Barack Obama has decided to abandon the idea of repatriating all U.S. military before the end of his second term, one of the main promises he made during his electoral campaign. Official sources confirm that 5,500 Americans will remain in Afghanistan after 2016. The U.S. president announced his decision today at the White House. For days, rumors have circulated in the press that Obama was weighing whether to leave a higher number of troops in Afghanistan than originally predicted, up to 5,000 altogether, past 2016 — in other words, past the end of his second term. The Washington Post was the first to report it, quoting informed sources, according to which the president was basing this decision on a plan presented last August by then Chairman of the Joint Chiefs of Staff Martin Dempsey.

After the Taliban’s shock seizure of Kunduz, U.S. Gen. John Campbell, commander of NATO’s “Resolute Support” mission, requested that Obama halt the withdrawal of 10,000 U.S. troops, while the Pentagon is asking the same of the mission’s major allies — the Germans — who control the northern sector, including Kunduz, and the Italians, who command the western sector of Herat, Farah, Badghis and Ghor.

What will Italy do? Only 10 months ago, Italian Minister of Defense Roberta Pinotti announced in parliament the Italian contingent’s withdrawal by the end of 2015. “By the end of October 2015, we will terminate our presence in the Herat area and repatriate most of our troops. At the end of the year, around 70 of our troops will remain in Afghanistan in the area of the capital.” Instead, there are still 800 soldiers, special forces and combat helicopters on the Afghan front; and on Oct. 9, the minister gave advance notice that “Italy will consider whether it will continue its own mission in Afghanistan” as Washington requests.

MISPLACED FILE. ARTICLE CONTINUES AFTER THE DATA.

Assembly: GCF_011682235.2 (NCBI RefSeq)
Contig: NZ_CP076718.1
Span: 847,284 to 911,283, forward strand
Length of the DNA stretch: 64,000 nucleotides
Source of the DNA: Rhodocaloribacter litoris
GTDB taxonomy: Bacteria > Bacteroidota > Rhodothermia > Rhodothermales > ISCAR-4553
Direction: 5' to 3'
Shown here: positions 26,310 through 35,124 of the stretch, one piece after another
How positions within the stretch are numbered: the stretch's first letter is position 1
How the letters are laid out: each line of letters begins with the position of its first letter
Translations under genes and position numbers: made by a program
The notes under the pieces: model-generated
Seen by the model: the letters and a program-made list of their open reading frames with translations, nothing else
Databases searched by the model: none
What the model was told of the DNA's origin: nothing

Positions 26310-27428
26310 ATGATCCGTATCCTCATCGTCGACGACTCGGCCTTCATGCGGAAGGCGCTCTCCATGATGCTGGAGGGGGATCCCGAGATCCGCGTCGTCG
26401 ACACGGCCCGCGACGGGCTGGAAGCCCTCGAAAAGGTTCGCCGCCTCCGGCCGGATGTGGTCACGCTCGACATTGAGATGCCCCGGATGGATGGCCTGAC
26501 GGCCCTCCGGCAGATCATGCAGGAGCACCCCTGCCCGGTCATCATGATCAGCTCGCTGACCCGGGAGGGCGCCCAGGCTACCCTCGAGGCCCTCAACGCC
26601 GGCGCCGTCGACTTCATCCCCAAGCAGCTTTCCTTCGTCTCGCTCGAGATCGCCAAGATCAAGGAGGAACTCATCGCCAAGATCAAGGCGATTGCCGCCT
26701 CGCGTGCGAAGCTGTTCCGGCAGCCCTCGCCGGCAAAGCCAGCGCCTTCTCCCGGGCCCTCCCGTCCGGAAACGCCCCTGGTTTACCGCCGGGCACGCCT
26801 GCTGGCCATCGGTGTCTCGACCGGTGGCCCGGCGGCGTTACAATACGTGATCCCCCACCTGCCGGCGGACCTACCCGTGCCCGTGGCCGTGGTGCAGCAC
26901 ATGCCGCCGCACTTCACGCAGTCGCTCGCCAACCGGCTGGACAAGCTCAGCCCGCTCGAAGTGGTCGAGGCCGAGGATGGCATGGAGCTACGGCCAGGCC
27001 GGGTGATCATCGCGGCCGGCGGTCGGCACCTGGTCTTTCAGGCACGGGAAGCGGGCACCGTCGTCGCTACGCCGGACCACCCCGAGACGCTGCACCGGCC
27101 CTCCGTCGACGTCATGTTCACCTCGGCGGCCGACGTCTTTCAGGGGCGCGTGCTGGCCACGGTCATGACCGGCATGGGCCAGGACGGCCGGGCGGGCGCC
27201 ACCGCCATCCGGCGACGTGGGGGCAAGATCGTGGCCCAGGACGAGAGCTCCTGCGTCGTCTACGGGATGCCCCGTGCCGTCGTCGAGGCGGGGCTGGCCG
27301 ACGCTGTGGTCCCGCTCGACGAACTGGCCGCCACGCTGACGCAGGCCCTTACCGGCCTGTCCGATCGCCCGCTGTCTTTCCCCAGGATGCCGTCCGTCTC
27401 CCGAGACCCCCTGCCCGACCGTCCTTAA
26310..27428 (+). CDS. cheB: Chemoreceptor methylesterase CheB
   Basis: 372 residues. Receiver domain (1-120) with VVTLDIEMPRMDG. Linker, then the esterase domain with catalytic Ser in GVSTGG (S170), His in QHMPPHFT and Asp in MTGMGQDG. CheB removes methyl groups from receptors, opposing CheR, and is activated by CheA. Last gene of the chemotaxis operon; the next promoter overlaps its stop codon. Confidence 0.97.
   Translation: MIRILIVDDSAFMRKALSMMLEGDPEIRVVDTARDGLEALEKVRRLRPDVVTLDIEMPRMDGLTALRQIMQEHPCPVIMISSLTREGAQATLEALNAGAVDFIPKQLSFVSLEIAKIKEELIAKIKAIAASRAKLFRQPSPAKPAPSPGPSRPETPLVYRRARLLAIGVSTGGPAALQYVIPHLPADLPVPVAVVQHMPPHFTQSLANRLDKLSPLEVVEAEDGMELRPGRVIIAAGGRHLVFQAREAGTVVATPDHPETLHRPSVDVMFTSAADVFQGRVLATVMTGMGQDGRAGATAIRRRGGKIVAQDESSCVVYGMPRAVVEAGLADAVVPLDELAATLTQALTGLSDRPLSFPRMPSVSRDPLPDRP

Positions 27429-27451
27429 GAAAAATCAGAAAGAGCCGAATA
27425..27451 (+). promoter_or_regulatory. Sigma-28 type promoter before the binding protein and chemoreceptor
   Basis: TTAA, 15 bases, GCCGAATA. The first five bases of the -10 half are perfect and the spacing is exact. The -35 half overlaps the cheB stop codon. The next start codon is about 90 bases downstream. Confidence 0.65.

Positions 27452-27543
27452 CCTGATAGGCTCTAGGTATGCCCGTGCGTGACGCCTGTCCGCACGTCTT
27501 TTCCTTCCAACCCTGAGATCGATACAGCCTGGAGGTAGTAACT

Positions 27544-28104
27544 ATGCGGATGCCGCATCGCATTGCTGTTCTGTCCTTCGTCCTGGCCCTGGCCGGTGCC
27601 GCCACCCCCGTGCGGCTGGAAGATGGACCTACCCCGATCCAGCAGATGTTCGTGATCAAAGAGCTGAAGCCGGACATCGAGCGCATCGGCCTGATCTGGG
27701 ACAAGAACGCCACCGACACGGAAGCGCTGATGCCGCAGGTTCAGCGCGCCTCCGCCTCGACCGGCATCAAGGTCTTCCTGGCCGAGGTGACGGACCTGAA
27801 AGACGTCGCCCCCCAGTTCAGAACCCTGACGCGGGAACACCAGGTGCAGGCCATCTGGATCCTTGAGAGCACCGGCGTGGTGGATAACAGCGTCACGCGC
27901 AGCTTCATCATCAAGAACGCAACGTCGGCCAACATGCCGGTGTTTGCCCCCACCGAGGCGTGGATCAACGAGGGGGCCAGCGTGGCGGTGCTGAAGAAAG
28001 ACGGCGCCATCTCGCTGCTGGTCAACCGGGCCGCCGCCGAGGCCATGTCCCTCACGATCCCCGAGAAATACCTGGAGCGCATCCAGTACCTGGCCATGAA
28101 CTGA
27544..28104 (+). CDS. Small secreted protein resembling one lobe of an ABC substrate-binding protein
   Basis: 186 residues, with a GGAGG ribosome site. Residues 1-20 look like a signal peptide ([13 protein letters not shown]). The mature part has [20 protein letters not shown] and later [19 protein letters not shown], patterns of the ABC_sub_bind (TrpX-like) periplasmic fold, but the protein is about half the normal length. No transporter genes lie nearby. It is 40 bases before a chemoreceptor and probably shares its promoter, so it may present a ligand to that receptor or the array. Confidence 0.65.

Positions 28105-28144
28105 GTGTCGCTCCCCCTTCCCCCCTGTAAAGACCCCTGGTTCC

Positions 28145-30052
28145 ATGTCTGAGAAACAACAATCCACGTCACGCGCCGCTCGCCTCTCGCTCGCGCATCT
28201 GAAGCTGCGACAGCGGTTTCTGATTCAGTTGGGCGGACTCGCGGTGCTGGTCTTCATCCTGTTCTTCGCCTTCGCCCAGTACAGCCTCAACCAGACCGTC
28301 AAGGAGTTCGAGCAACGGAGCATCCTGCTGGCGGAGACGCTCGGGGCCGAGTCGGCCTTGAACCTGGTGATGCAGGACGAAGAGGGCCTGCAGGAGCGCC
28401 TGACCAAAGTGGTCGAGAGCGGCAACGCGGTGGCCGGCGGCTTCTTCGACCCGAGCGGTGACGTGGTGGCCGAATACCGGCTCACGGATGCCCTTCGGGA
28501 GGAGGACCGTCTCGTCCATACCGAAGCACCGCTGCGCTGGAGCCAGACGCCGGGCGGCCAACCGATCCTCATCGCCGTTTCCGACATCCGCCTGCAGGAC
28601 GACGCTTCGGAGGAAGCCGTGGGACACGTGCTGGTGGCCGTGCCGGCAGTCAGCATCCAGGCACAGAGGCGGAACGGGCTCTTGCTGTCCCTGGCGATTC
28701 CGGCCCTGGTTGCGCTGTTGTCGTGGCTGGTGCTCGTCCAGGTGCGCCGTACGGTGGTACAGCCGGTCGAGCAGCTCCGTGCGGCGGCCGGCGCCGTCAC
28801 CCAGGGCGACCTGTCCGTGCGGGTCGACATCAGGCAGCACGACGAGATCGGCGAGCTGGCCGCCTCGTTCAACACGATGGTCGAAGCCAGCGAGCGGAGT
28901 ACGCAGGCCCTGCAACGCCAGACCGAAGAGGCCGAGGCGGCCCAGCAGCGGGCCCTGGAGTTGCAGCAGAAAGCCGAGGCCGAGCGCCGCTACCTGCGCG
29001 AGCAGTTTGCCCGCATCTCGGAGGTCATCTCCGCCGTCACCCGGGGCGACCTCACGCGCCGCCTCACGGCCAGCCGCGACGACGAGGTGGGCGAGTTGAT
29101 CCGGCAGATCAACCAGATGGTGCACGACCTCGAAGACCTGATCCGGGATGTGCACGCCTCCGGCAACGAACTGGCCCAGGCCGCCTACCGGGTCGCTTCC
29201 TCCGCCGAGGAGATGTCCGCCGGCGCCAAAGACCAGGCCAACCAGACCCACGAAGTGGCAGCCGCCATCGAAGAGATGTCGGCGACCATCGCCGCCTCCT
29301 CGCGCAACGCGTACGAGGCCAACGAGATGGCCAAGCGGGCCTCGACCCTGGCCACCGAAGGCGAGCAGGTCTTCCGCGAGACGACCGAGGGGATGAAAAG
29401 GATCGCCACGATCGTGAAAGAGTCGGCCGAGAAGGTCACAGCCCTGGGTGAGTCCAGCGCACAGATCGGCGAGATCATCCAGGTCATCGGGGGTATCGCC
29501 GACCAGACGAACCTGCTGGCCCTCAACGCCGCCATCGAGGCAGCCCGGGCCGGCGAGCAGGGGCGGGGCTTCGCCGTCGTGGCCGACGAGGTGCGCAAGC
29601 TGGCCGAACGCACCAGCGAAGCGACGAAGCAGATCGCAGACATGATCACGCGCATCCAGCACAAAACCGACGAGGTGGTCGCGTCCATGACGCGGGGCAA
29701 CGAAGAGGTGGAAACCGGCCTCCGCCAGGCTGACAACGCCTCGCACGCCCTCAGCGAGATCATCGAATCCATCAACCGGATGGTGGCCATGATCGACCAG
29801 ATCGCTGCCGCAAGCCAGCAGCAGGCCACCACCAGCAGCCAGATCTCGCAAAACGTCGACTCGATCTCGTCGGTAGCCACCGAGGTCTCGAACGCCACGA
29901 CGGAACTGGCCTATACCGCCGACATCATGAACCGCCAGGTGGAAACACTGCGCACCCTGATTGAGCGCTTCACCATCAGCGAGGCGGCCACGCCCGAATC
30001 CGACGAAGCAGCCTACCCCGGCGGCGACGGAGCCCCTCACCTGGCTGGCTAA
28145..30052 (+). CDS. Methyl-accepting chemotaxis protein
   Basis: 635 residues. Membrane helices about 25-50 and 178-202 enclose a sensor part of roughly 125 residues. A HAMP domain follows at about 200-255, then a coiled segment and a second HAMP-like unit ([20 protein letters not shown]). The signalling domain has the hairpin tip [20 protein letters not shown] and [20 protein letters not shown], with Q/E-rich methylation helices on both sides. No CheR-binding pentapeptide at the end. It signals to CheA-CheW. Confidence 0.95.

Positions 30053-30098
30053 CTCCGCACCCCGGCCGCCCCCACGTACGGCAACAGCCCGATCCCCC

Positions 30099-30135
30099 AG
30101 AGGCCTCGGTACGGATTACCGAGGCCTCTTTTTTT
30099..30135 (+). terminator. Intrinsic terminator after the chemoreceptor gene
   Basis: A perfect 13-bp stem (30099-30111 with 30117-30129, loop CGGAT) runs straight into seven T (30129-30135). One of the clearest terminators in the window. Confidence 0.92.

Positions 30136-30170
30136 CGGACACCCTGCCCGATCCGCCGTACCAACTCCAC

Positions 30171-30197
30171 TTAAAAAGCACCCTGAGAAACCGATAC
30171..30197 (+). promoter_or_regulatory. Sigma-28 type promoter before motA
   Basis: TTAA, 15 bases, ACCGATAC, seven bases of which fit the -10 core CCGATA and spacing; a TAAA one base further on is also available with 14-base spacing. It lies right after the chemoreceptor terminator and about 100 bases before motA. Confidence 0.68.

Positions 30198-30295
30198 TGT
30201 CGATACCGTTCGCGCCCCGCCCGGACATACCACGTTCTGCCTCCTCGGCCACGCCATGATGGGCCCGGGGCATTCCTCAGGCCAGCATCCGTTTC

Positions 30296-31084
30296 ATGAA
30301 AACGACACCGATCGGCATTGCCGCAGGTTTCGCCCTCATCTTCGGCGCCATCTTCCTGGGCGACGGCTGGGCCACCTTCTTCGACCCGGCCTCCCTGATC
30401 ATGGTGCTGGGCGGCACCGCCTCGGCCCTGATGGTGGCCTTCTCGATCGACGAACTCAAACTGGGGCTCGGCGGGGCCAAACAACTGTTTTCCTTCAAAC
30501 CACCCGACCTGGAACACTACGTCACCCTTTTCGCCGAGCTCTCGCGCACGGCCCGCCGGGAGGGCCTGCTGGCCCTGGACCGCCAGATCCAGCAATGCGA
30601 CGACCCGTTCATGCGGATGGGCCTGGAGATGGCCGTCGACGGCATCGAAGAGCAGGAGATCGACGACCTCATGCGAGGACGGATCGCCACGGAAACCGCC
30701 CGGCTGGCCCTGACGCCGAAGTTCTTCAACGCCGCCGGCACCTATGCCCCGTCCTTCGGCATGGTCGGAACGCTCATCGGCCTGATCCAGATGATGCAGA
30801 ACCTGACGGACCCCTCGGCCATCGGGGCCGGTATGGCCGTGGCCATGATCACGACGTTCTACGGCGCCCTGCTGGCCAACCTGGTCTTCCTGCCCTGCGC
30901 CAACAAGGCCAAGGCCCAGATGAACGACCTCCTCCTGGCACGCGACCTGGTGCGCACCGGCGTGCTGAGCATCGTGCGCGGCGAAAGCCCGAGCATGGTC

In the meantime, the ground war against the Taliban continues. After announcing its “withdrawal” from Kunduz City, the Taliban are aiming at other provincial centers. With what appears to be a new strategy dictated by Mullah Mansour, the battle has moved from villages to cities, from the countryside to urban centers. Citing government officials and residents’ testimonials, The Washington Post writes that the Taliban have in their sights the city of Ghazni, the main city of the eastern province by the same name, and Qalat, the capital of the southern Zabul province. In the last few days, clashes have been reported in the vicinities of Ghazni and Qalat. Two days ago, the deputy governor of Ghazni province claimed that at least 70 Taliban had been killed by security forces while fighting in the areas of Noghi, Qarabagh and Spandi.

Ghazni, around 80 miles southeast of the capital Kabul, is a city of more than 150,000 inhabitants, located in a strategic position along the main road linking Kabul to Kandahar. In recent days, ordinary Afghans have reported Taliban checkpoints along the famous “ring road.” In the middle of September, a Taliban commando unit attacked Ghazni’s central prison, freeing more than 350 prisoners. “Huge numbers of Taliban started attacking the city from three directions,” said Deputy Governor Mohammad Ali Ahmadi, The Washington Post reported. “But they were pushed back by the brave Afghan forces.”

From Zabul, about 150 miles southwest of Kabul, lawmaker Hamidullah Tokhi reported that “for the past few days, we have witnessed the Taliban massing forces from other provinces for an operation on Qalat.” As cited by The Washington Post, the deputy declared, “They have planted mines in various parts of the main road.” After Kunduz, the Taliban also attacked Pol-e Khomri, capital of the northern Baghlan province, but were pushed back by Afghan forces. The insurgents, however, remain on the outskirts of the city. “Their focus was on the city, and it still is now,” said Abdul Jabar Purdeli, Baghlan’s police chief. “They want to capture the cities.”